This week another Android success story is making the rounds. Android dev Arron La, maker of Advanced Task Manager, posted his revenue figures for the app. Looks like he made about $18K last year and about $80K this year from a combination of paid sales and ad revenue through AdMob.
I've posted stats before (here's a review of 2009). In the spirit of sharing some hard numbers and getting the word out about Android as a viable platform for devs, especially independent ones, I'm going to share some more extensive stats through the end of July 2010.
First of all, I uploaded my first app to the Android Market in March of 2009. That was a tip calculator called TippinTime that was free, with no ads. I learned the platform by building simple, niche-oriented calculators and simple novelty apps, eventually working my way up to more complex games like Spades, Dominoes, and the newest app, WordWise. Polyclef currently has 31 apps on the market, with a mix of monetization methods, including paid sales and free ad-based apps. I also serve as publisher for EasyTether, an app by a developer who is currently unable to publish paid apps directly through the Android Market. For most of these apps, I'm the sole developer, though I occasionally contract out artwork and music for games, and on rare occasions some coding. With WordWise, my friend and co-developer has done all the server-side implementation, while I've been responsible for the client.
Here is a summary chart of revenue from March 2009 to July 2010, broken down by the relative contribution of ad revenue and paid sales:
Ad revenue has been decreasing as the overall percentage of revenue. I don't understand all the factors related to ad revenue (they're generally not made available to devs). Ad revenue tends to decrease during the summer months, but that doesn't completely explain things, especially since the number of both impressions and clicks has continued to grow significantly, while actual revenue from ads has fallen. I'm hoping that turns around in the Fall.
But the general trend is obviously up, and average monthly revenue this year is a little over $8K. As long as revenue either continues to grow or levels off, I'm on target to make six figures this year as an independent Android developer.
Not bad. It's obviously beyond what I expected when I started doing this last year to earn a little extra dinner money as a grad student. Now I'm taking time from the program to pursue this full-time.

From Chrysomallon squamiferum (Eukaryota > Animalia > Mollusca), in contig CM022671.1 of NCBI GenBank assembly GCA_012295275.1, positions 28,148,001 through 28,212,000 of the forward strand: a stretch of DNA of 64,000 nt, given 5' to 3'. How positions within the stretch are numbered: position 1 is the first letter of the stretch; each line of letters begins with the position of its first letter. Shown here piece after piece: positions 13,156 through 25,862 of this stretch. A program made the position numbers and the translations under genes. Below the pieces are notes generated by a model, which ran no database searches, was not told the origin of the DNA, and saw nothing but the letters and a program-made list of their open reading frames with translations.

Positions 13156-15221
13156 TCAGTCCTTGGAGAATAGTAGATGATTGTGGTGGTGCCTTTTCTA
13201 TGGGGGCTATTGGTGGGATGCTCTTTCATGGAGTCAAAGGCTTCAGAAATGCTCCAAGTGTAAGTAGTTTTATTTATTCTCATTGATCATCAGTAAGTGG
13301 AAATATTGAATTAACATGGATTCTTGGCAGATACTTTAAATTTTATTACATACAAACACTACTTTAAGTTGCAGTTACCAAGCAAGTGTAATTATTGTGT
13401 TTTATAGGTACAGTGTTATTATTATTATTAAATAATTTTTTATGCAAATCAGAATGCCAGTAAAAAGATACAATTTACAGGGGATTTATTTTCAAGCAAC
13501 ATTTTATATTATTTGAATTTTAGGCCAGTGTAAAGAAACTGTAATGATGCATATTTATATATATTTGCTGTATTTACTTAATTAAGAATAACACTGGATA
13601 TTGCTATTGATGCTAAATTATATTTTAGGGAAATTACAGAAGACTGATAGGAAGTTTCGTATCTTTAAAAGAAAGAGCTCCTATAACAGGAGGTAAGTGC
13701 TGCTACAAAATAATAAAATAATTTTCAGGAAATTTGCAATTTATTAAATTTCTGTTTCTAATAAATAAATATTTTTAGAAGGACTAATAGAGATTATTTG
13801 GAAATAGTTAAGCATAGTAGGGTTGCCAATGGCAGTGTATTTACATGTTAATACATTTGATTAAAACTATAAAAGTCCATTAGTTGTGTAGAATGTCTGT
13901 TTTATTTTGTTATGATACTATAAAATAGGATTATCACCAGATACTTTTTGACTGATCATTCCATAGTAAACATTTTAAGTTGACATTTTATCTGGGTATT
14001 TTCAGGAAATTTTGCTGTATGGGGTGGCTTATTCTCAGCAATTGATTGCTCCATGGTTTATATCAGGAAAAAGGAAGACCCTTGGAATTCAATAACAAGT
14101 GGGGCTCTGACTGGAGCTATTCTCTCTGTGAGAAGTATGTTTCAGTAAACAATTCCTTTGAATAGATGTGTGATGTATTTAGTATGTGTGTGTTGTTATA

Just another data point to drive home that Android is definitely a viable platform for indie developers. Unlike La's example or Edward Kim, my strategy is very diverse, with lots of apps and several different ways to monetize.
Although, just as in the app market itself, my own apps follow a long-tail distribution. That is, a few of my apps make a lot of money, while most of my apps make very little.
Right now my own top earners are Dominoes, Golf Solitaire, and WordWise. Here are some screenshots of the portal stats:
As you can see, ratings and active install rates tend to be lower for free versions. I think people have a lower perception of value when they get something for free, and thus the lower rating. I've tried different price points for most of my apps, typically ranging from $0.99 to $2.99 for these three apps. Right now I've settled at $1.99 for the first two, though WordWise is currently at $0.99 because higher price points seem to significantly negatively impact sales, and we're trying to stay in the top ten in Paid>Brain & Puzzle.
Most of my paid apps tend to have active install rates between 70-80%, which I believe is actually quite good, comparing it to what I hear in various forums from other devs.
None of my individual apps have broken into the upper echelon (e.g. >250K downloads), but many have been well-ranked and well-rated. Dominoes, Golf Solitaire, and WordWise are all in the top 10 in their respective subcategory, though the free versions have not cracked the upper rankings.
I've dabbled some in iPhone development as well, though I have not enjoyed comparable success there. The iPhone version of WordWise will be submitted this week though, allowing cross-platform play between Android and iPhone users, and I'm hoping it will be at least a moderate hit.
In any case, this is just some companion info to go along with La and Kim's anecdotes. I still come across threads where people say that Android, while growing as a platform, is still unproven when it comes to making money. Consider this another case study from someone who is now doing this full-time and making a good income.
If you can churn out a single hit, that's great, though the strategy that's working for me so far is diversification. I think in the long run it will end up being a more robust strategy (i.e. if Google makes some core improvement to Android that makes your app obsolete, you're kind of out of luck). I don't know what the future brings, but with Android adoption continuing to explode, I'm obviously optimistic.